Another version says that soon after the guest had left the house, the host’s daughter went missing frequently without any knowledge of where she was going. Her father grew curious of her daughter’s periodic running away that he fastened a thin string on her cloth so that he could trace her using it. The string unfolded itself all along the way she had walked, the other end of which was with the father. He followed the string and came to a lake where he saw his daughter descending into the lake; her hand spinning the thread, and that was where he last saw her. All of a sudden, he saw the edges of the lake filled with thousands of pots of all kinds. He saw a pot, broken at its rim - too unusual from the rest- to capture his pathos that he touched it with his finger. Within no moment, the rest of the pots vanished except the one that he had managed to touch. He brought home this pot after which he grew in power and wealth and this continued throughout all his generations, later known as Buli Ponpo. It was later known that his daughter had been taken as Manmo’s groom for whom he had been compensated with the pot. He was also later given a dark boy as compensation, whom he did not keep with him for his laziness but gave to Joka Khoche.

This ‘legendary pot’ is preserved up to this day in Punakha Dzong. According to the oral source, the war that broke out between the central authority and Buli Ponpo was all due to this pot, because the pot was a super-human’s gift, its presence in the house enhanced Buli Ponpo’s wealth and raised his fame. His swelling influence in the region became a source of apprehension to them that they sent a troop several times to eliminate Buli Ponpo’s family, but did not succeed. In the later period of the history, Buli Ponpo Singye Namgyal joined the court of Trongsa Penlop Jigme Namgyal. Through his loyalty and role in the internal strife, he rose to a position of Drongsep earning him the title of Drongsep Singye Namgyal. His bravery and skill is revealed: “He was a giant man whose strength and power assumed mythical proportion. A man of divine birth, he could jump across nine paddy field terraces forward and three terraces backward. Three men of superhuman strength and size, Chumed Wangyel, Mangdep Dhendup and Buli Karchung were his assistants.” In the midst of his growing fame came a severe blow upon him. According to Lama Sanga (1994), he led the force of Trongsa Penlop Pema Tenzin against Jakar Dzongpon Dungkar Gyeltshen and defeated him. Pema Tenzin, who was at that time in conflict with Dungkar Gyeltshen over the post of Trongsa Penlop, engaged Drongsep Singye Namgyal in the warpromising him the highest post if he managed to defeat his enemy. But, Pema Tenzin did not keep his own promise, and the post was given to his brother-in-law, leaving Drongsep Singye resentful. Singye Namgyal employed two men who were annoyed by Pema Tenzin for expelling them from employment in construction of Lame Gonpa. The two men killed Pema Tenzin in 1882 in Byakar Dzong. Singye Namgyal occupied the post of Jakar Penlop. But, the matter did not end easily. Pema Tenzin’s sister sought the help of Ugyen Wangchuk to avenge the death of her brother, who came to fight Singye Namgyal with a huge force. They surrounded Jakar Dzong, but because Ugyen Wanchuck’s aunt and cousins were inside the Dzong and Singye Namgyal threatened them to blow up the Dzong with gunpowder if ever they attacked him, the attack had to be suspended. Determined to kill Singye Namgyal, Pema Choki and Ugyen Wangchuk pretended that they had surrendered and entered the Dzong with the force bearing gifts for him.It was on this occasion that Singye Namgyal was killed and his supporters were gradually executed. The dead Penlop’s property in Buli, was permanently confiscated from his family, and given to Dasho Thinley Namgyal of Pangtey (Chummey), Bumthang. The ‘legendary pot’ must have been among these chattels. His [Singye Namgyal] crime was considered a humiliation not only for his family, but also for whole Buli community, and he was not talked about until recently.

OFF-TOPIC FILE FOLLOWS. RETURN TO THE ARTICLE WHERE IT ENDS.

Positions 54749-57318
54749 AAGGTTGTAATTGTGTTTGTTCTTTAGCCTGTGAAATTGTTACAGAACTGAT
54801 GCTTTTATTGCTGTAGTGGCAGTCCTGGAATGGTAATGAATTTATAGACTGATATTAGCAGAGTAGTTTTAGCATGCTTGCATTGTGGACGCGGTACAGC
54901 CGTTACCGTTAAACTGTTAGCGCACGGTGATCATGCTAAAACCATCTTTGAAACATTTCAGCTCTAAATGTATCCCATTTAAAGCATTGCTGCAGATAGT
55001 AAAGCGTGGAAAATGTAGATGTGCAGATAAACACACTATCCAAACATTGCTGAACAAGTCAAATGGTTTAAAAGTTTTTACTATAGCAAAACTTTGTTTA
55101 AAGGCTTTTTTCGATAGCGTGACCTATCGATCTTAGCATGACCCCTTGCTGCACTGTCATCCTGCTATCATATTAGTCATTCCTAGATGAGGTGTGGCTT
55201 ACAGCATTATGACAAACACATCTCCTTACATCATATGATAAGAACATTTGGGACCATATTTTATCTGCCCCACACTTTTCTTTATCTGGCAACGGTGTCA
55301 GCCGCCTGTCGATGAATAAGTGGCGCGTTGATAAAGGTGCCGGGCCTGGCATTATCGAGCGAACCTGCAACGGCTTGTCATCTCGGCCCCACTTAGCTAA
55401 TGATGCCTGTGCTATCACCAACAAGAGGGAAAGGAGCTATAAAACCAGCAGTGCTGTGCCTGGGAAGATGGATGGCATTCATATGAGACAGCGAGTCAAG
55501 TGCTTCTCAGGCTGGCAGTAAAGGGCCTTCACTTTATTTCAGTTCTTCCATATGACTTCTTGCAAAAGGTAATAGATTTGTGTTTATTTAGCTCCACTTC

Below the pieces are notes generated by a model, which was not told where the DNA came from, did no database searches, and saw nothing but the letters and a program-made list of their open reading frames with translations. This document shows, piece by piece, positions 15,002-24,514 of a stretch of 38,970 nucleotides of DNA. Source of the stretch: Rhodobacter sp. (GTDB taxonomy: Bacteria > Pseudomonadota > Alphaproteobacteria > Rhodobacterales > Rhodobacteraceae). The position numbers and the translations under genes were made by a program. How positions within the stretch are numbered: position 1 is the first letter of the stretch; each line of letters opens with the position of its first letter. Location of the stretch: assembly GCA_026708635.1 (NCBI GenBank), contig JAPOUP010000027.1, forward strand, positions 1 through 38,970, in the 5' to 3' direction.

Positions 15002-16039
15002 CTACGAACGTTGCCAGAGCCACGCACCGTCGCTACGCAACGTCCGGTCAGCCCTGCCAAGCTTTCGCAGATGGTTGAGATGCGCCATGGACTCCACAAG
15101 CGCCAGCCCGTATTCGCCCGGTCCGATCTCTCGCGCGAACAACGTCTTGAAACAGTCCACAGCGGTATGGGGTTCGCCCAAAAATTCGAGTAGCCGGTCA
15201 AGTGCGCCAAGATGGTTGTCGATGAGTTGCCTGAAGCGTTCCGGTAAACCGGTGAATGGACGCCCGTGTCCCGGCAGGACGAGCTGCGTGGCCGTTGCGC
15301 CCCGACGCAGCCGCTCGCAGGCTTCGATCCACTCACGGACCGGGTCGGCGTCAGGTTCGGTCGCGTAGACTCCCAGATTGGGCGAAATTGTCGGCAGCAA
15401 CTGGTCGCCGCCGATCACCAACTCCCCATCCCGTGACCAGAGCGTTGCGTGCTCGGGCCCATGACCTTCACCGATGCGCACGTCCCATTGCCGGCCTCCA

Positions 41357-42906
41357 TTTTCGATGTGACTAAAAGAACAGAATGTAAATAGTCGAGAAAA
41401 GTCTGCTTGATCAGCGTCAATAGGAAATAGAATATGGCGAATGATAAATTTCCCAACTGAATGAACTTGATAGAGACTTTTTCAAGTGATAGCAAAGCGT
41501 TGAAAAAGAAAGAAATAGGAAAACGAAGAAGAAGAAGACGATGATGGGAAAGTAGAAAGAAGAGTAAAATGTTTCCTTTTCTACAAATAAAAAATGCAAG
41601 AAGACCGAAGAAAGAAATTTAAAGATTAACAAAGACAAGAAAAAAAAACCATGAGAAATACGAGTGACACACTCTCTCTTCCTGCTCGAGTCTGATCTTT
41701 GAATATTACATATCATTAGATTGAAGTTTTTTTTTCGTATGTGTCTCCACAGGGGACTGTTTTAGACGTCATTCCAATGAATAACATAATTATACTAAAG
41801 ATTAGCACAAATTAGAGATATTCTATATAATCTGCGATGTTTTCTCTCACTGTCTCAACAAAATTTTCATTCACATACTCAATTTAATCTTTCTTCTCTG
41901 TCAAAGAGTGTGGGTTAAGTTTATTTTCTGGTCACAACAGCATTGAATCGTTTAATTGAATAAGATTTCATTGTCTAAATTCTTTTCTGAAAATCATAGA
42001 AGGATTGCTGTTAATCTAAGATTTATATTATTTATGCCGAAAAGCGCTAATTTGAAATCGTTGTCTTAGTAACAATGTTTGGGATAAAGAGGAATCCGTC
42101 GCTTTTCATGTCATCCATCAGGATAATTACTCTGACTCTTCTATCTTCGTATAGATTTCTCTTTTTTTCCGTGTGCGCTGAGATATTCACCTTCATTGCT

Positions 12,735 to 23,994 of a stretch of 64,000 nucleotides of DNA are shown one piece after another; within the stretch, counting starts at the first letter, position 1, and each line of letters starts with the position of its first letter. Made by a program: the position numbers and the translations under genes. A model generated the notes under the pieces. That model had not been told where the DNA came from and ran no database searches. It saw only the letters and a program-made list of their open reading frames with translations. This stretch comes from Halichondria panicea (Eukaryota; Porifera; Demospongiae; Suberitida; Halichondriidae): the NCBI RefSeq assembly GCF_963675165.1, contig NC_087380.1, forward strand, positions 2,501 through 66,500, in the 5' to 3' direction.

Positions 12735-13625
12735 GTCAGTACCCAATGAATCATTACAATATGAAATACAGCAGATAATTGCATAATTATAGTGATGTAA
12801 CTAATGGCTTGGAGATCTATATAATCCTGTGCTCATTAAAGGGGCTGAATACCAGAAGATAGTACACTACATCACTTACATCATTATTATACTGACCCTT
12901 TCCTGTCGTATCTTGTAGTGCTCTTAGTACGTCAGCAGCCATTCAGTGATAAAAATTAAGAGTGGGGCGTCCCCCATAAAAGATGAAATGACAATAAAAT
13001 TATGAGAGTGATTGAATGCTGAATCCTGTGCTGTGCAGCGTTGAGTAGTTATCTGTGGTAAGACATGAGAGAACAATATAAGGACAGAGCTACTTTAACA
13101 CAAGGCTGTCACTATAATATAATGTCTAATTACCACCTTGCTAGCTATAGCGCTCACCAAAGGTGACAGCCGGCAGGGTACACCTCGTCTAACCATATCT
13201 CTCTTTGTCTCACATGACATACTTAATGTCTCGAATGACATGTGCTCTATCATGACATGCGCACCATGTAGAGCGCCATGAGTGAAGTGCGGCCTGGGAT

Source:Centre of Bhutan Studies